disabilities are exempt from the requirements of this document. These user 
agents are ordinarily classified as "assistive" technologies or devices, 
though not all assistive technologies are necessarily eligible for this 
exemption. Note that this exemption is for individual user agent products, 
not for minor adaptations of user agents designed for more general 
audiences. Notwithstanding this exemption, developers of all user agents 
are encouraged to adhere as closely possible to the guidelines in this 
document. {Note. I think that this exemption is important because it 
protects developers who are working with innovative, experimental, small 
market products for people with disabilities.}
</CHANGE> 

{Note. I have not indicated anything about whether the developer of an 
assistive technology could waive their exemption. One can spend forever 
trying to anticipate all the exceptions. Again, I would be very interested 
in feedback from developers of assistive technologies to see if they feel 
that they need the exemption}

3. Revised Abstract

Old (5 Nov 99):

"Abstract:"

"This document provides guidelines to user agent developers for making 
their products -- browsers, multimedia players, plugins -- accessible to 
people with disabilities. An accessible user agent allows users with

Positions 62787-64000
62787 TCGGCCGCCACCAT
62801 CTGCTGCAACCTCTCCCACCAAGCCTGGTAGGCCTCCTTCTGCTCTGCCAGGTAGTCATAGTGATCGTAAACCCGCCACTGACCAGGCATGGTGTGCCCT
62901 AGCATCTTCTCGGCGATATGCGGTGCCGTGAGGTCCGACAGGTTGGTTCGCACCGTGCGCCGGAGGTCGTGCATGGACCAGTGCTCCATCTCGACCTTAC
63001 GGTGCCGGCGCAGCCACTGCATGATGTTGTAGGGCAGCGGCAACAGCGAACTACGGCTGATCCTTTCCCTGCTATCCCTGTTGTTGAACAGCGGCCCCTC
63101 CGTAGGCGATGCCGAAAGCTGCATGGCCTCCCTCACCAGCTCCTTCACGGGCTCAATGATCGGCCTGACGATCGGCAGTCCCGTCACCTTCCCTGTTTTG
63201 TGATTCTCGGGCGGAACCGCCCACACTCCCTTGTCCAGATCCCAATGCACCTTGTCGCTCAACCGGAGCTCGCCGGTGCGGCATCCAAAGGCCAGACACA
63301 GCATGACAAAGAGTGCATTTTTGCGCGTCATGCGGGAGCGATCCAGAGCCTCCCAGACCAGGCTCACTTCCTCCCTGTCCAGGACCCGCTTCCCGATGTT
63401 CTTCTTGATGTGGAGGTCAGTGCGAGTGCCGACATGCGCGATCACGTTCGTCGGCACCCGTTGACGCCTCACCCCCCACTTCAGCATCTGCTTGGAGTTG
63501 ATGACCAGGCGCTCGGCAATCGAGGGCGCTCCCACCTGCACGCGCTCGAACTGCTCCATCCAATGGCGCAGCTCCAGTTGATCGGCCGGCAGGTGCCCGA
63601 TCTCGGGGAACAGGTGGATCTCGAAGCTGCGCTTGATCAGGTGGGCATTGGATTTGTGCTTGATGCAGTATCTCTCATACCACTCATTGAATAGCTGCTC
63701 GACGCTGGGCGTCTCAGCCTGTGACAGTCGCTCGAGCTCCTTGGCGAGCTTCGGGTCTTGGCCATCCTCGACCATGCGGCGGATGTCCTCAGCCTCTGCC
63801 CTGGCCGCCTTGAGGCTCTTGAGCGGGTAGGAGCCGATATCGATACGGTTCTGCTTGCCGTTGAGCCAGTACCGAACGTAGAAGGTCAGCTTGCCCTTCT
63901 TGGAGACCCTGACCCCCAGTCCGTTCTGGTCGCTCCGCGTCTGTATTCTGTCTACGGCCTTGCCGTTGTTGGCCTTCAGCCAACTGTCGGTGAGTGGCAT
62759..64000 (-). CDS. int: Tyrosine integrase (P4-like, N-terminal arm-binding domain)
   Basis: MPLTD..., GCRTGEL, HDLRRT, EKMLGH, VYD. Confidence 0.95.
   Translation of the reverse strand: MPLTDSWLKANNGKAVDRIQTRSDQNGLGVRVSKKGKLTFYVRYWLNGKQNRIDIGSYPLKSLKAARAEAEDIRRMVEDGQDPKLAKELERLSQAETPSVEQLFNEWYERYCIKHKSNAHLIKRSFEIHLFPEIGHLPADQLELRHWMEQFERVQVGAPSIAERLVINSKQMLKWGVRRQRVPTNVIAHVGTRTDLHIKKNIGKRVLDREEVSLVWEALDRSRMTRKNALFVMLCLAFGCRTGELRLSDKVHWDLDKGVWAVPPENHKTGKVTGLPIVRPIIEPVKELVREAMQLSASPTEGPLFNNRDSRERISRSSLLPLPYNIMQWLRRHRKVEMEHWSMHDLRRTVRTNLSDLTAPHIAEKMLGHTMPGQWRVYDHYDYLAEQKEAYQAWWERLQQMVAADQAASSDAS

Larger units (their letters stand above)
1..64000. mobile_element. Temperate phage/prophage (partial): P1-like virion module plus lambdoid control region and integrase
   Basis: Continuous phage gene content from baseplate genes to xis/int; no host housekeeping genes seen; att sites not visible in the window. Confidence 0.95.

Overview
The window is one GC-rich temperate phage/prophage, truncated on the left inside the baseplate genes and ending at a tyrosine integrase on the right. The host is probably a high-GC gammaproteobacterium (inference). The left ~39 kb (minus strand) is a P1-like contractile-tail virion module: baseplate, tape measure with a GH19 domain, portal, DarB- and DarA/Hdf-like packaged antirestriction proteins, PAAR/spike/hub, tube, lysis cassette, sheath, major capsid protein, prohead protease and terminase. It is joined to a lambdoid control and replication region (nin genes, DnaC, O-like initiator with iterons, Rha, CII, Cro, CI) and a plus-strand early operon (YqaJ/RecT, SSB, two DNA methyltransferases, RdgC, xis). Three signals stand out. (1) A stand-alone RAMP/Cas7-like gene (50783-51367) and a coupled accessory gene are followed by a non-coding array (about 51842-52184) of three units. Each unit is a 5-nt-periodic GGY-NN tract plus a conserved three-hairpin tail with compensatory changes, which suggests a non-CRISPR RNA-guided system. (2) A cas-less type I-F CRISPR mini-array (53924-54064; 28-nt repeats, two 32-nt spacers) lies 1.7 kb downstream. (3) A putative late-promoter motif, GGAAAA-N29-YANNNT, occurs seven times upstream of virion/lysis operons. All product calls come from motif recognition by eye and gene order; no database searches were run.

disabilities to retrieve and view Web content or to enable access when used 
in conjunction with other software or hardware, called assistive 
technologies. These guidelines discuss the accessibility of the user agent 
as well as how the user agent communicates with assistive technologies such 
as screen readers, screen magnifiers, braille displays, and voice input 
software."

My current (19 November 1999) suggestion:

New:

"Abstract:"

<CHANGE> "This document provides guidelines to user agent developers for 
making their products -- browsers, multimedia players, plug-ins, and other 
technologies used to access Web content -- accessible to people with 
disabilities. Developers must ensure: (1) that the functionalities offered 
by the user agent are accessible, and (2) that the user agent works well 
with other user agents that provide additional functionalities that are 
necessary for full access to Web content. For example, the developer of a 
graphical desktop Web browser will ensure that its functionalities are 
accessible to individuals who have difficulty using a pointing device (e.g.,
 mouse), such as many individuals have visual disabilities. The developer 
will also use standard ways of interfacing the browser with other user 
agents, such as movie and audio players, and assistive technologies such as 
screen readers, screen magnifiers, braille displays, and voice input 
software. Not every guideline or checkpoint is applicable to every kind of 
user agent. User agents that are accessible can be more flexible, powerful, 
and usable for all users."
</CHANGE>

{With regard to the issue of assistive technology, this revised abstract 
mentions it fewer times, since some assistive technologies will be 
exempted. Of course, they are still user agents and other user agents 
should be developed to work well with them.}

=============================
Eric G. Hansen, Ph.D.
Development Scientist
Educational Testing Service
ETS 12-R
Rosedale Road
Princeton, NJ 08541
(W) 609-734-5615
(Fax) 609-734-1090
E-mail: ehansen@ets.org 
Received on Friday, 19 November 1999 17:26:21 UTC